Genetic Uniformity of a Specific Region in SARS-CoV-2 Genome and In-Silico Target-Oriented Repurposing of N-Acetyl-D-Glucosamine

Baysal Ö., Silme R. S., Karaaslan İ. Ç.

Other, pp.1-19, 2020

  • Publication Type: Other Publication / Other
  • Publication Date: 2020
  • Page Numbers: pp.1-19
  • Istanbul University Affiliated: Yes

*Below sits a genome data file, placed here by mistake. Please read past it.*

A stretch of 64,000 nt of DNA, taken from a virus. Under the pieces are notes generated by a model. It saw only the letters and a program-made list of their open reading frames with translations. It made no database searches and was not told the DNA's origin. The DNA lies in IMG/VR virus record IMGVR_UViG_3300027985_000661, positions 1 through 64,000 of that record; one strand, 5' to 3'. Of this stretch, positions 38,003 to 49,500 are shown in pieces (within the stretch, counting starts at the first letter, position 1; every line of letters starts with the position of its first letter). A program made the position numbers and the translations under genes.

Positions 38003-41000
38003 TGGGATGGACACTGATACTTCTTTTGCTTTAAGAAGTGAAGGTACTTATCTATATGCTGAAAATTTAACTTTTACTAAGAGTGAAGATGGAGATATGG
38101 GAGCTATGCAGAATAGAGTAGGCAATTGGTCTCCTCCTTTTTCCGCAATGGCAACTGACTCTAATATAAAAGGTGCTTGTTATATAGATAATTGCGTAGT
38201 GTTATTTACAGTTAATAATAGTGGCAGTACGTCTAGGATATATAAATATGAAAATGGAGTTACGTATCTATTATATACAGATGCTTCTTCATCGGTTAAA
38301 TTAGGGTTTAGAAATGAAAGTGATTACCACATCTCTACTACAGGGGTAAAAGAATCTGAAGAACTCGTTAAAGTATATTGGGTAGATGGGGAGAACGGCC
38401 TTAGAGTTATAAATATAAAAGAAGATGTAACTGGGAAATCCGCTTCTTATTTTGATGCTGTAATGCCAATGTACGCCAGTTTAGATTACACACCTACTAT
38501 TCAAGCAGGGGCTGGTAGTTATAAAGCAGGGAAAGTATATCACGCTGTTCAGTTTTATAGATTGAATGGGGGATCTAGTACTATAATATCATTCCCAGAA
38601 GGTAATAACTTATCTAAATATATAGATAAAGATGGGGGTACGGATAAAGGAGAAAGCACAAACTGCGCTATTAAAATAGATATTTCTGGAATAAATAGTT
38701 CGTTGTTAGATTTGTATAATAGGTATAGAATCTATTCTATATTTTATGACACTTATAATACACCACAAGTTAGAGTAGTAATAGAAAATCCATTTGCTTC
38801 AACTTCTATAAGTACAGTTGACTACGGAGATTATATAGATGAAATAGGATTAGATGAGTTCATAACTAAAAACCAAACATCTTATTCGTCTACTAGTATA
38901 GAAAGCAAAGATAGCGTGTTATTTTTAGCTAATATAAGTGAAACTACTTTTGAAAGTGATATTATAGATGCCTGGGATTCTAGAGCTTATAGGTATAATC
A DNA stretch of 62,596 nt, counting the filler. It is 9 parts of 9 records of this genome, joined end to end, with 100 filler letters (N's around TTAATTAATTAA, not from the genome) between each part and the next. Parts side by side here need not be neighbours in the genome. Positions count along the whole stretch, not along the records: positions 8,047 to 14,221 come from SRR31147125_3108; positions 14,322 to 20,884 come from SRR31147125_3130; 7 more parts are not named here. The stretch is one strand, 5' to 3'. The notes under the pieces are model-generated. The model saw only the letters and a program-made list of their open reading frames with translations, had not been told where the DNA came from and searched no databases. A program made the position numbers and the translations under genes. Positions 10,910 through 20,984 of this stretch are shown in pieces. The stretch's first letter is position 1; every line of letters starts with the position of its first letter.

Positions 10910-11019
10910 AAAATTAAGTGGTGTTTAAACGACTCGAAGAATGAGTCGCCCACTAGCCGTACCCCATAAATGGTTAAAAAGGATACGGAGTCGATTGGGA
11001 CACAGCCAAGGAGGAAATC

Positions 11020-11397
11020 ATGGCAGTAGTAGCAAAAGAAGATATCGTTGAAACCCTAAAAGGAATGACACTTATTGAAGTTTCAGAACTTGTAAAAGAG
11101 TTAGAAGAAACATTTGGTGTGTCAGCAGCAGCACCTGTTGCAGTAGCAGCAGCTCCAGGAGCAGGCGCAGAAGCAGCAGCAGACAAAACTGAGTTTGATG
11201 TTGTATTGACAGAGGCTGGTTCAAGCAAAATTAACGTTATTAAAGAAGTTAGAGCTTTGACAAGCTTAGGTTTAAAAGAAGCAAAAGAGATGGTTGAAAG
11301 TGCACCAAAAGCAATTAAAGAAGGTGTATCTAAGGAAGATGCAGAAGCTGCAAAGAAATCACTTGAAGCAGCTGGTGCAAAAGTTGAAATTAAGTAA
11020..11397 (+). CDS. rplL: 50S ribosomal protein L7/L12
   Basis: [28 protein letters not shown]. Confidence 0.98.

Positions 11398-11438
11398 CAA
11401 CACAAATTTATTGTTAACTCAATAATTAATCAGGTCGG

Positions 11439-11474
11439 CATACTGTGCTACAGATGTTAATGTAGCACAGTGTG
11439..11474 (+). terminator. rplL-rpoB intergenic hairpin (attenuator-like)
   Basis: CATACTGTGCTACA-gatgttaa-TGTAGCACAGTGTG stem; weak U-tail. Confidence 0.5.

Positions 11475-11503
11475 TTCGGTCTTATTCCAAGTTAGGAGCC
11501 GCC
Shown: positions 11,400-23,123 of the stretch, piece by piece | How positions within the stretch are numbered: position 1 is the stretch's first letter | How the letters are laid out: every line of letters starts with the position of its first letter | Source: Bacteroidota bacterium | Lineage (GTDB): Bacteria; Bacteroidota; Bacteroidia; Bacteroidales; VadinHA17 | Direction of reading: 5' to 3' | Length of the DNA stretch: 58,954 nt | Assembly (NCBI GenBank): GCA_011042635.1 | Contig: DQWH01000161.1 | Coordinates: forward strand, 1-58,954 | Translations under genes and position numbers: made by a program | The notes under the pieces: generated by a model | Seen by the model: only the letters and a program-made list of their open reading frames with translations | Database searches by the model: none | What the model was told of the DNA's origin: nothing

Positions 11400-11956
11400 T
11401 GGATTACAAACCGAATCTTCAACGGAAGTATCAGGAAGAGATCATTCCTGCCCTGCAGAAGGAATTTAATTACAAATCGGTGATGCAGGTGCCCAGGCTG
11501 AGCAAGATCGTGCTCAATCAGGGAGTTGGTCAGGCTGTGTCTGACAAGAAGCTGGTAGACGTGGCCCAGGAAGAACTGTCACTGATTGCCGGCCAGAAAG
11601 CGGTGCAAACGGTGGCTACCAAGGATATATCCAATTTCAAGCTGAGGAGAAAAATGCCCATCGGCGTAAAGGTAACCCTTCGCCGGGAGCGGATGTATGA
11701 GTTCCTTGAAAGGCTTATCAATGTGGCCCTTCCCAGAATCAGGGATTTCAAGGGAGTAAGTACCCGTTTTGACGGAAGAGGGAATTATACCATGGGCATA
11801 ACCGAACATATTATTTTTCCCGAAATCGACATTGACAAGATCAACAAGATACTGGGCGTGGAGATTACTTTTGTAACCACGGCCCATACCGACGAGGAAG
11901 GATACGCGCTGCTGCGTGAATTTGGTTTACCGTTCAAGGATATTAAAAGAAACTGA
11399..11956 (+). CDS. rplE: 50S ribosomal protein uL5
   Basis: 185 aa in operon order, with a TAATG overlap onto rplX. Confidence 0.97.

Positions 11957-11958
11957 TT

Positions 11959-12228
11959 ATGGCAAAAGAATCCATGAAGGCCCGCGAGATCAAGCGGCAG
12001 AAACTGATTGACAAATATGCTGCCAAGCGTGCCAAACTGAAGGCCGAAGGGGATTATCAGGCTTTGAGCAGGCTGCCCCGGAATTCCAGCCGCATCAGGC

Causative agent of the viral pneumonia outbreak in the World identified as SARS-CoV2 leads to a severe respiratory illness like SARS and MERS. The pathogen spreading has turned into a pandemic dissemination and increased the mortality rate. Therefore, useful information is urgently necessary for effective control of the disease. Our study shows the existence of unvarying sequence with no mutation, including ORF1ab regions in 134 high-quality filtered genome sequences of SARS-CoV2 downloaded from the GISAID database. We have detected this sequence stability by using MAUVE analysis and pairwise alignment with Global Needleman Wunsch algorithm for each two different sequences, reciprocally. They also confirmed all these results were also with the Clustal W analysis. The first 6500 bp including ORF1ab region is an unvarying sequence. According to the highest TM-score of predicted protein structure analysis, the results showed it is very similar to spike protein of feline infectious peritonitis virus strain UU4 (PDB 6JX7) depending on amino acid sequences encoded by this unvarying region, and N-acetyl-D-glucosamine is the ligand of this protein. These results have confirmed that N-acetyl-D-glucosamine could play an important role in controlling of SARS-CoV-2. Also, our molecular docking analysis data supports a strong protein-ligand interaction of N-acetyl-D-glucosamine with spike receptor-binding domain bound with ACE2 (PDB 6M0J) and RNA-binding domain of nucleocapsid phosphoprotein (PDB 6WKP) from SARS CoV-2. Therefore, binding of N-acetyl-D-glucosamine to these proteins could inhibit SARS CoV-2’s replication. In the present work, we have suggested providing a repurposing compound for further in vitro and in vivo studies and new insights for ongoing clinical treatments as a new strategy to control of SARS-CoV-2 infections.